Vilnius-held IEA Policy Forum highlights renewable heat benefits
The event in the Lithuanian capital, attended by representatives from all five Eastern Partnership countries of the EU-funded EU4Energy programme, showcased how renewable heat investment can help countries meet net zero goals and improve energy security.
IEA members such as Lithuania, Denmark and Sweden shared potential policy pathways employing a variety of technologies.
Renewable heat is an important topic for many countries, as it can reduce reliance on energy imports, particularly natural gas. In addition, it can significantly cut carbon dioxide (CO2) emissions and help countries meet their climate goals. said the IEA.
Lithuanian Vice Minister of Energy Inga Žiliené provided the opening remarks, emphasising her country's achievements in renewable district heating and their relevance to energy strategies globally and to decarbonisation targets. The IEA provided an overview of renewable heat trends, setting the stage for engaging discussions throughout both days.
A major point of the first session was the contribution of district heating to decarbonisation, with presentations by the Lithuanian District Heating Association and the Vilnius utility company.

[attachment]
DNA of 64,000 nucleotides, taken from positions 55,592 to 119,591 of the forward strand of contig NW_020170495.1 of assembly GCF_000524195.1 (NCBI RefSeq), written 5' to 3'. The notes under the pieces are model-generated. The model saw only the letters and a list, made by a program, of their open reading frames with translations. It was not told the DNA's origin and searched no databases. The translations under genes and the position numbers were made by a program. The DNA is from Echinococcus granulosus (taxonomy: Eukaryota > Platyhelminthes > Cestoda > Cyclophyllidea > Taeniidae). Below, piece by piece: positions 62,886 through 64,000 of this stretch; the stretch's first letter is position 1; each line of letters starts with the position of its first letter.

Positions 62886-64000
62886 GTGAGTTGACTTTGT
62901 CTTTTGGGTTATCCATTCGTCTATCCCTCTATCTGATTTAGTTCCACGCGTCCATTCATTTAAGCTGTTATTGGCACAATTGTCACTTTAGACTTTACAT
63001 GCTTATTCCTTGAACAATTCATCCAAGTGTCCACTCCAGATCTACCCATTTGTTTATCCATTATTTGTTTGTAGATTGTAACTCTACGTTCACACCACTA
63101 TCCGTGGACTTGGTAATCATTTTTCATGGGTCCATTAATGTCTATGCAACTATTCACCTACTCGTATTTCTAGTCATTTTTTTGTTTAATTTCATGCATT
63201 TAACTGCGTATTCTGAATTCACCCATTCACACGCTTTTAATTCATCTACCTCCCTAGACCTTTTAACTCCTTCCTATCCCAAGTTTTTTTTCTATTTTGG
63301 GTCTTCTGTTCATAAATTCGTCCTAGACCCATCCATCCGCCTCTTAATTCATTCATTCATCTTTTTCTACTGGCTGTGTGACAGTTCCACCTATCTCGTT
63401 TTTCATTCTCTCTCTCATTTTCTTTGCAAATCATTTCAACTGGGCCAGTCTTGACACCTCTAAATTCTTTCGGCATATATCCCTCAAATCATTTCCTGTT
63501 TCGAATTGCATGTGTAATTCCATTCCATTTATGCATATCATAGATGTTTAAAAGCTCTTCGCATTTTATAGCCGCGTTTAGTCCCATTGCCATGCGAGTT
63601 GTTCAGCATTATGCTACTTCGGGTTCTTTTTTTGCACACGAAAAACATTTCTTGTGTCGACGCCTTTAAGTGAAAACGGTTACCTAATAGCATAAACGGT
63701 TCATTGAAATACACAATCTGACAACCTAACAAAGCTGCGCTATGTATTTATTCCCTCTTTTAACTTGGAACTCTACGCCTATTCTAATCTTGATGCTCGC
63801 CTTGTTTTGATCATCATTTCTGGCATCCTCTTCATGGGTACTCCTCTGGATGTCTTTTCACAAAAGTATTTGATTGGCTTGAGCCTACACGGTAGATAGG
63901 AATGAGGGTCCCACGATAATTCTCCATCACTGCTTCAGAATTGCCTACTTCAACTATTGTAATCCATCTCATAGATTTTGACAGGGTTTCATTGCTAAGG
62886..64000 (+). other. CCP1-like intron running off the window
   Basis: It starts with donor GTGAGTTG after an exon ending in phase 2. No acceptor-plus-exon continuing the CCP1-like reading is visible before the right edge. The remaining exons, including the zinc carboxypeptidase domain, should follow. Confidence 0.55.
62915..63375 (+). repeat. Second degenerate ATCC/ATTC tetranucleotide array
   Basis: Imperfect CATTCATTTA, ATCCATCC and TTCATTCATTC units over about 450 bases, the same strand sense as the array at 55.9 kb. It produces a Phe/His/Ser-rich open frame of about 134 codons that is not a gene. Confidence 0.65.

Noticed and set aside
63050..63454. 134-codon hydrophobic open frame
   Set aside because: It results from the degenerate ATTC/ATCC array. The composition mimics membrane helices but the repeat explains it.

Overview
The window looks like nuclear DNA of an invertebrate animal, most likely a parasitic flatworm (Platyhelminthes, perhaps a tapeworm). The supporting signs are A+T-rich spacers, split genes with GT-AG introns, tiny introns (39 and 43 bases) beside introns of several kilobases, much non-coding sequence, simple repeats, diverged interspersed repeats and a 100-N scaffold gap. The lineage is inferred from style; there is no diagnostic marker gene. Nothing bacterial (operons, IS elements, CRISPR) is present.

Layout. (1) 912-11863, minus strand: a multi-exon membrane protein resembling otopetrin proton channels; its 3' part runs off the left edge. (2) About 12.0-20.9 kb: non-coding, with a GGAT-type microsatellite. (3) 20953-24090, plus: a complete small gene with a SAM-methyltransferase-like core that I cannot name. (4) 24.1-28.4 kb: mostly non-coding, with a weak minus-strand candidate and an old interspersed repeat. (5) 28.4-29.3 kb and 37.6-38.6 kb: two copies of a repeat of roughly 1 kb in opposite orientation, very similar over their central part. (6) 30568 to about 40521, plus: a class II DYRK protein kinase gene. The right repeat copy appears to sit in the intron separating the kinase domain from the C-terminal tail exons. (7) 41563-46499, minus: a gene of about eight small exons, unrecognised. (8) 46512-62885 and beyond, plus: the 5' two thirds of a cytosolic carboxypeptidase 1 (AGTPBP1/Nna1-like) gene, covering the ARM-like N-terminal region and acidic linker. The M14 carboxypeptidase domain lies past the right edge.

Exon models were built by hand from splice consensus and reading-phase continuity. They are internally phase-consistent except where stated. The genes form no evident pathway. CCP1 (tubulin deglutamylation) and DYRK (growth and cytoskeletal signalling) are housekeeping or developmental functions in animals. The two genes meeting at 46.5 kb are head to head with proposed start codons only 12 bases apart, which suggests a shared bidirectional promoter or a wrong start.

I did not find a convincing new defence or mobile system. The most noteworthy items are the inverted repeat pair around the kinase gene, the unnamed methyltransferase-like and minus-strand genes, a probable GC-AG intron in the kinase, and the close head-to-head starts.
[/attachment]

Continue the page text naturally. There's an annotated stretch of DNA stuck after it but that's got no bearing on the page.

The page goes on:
The Lithuanian Ministry of Energy organised a visit to the Kaunas Combined Heat and Power Plant, and participants at the Forum commended Lithuania's transition to renewable district heating and recognised its potential applicability for their own nations.
Presentations by Euro Heat&Power, Danfoss, and the IEA Solar Heating and Cooling TCP further enriched the discussions.
The Forum’s second day centred on scaling up distributed renewable heat solutions and sharing experiences in the transition to sustainable heating.
The session featured technological trends applicable to various countries, including heat pumps, pellets, solar thermal and solar PV-to-heat solutions.
Highlights of the session included a presentation by Ukrainian company Naftogaz on its biomass and waste strategy, demonstrating the intersection of energy efficiency and renewables on an industrial scale.
Moldova, Sweden, and Denmark also shared experiences in biomass and renewable district heating.
Participating countries cited the timeliness and relevance of the discussions and noted that holding the event in Lithuania allowed them to learn from the country’s strong progress in reducing CO2 emissions and implementing renewable heat solutions.
The active engagement and numerous questions from representatives of Eastern Partnership (EaP) countries underscored the value of the forum. Participants also commended the IEA's ability to attract a diverse range of organisations and companies.